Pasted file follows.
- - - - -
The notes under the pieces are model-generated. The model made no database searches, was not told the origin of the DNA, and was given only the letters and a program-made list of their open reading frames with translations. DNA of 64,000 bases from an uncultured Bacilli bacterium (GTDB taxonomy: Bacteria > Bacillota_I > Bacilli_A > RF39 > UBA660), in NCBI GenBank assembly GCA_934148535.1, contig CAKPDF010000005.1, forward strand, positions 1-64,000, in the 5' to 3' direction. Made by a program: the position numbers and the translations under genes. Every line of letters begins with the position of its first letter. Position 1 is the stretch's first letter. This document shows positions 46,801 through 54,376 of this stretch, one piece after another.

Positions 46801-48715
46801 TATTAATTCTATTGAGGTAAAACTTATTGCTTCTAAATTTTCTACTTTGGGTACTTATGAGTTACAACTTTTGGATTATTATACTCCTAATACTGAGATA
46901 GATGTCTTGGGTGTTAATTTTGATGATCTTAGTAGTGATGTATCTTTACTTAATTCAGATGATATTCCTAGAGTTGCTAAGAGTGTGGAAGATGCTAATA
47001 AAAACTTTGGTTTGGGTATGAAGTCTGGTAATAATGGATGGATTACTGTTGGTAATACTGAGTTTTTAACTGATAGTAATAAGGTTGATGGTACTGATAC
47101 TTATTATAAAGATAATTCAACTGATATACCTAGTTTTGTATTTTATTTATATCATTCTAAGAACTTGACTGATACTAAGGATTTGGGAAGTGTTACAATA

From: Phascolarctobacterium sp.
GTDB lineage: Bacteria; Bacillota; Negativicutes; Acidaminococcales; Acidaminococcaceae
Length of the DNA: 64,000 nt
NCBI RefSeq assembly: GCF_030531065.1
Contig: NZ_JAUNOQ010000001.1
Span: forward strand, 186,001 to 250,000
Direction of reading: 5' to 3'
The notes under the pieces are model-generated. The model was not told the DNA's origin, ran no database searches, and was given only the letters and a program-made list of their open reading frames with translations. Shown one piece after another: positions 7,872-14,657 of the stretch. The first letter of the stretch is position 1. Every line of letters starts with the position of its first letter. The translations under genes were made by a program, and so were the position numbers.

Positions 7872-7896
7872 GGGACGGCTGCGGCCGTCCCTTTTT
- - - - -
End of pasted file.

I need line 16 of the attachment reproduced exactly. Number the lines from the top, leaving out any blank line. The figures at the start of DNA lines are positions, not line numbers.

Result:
7872 GGGACGGCTGCGGCCGTCCCTTTTT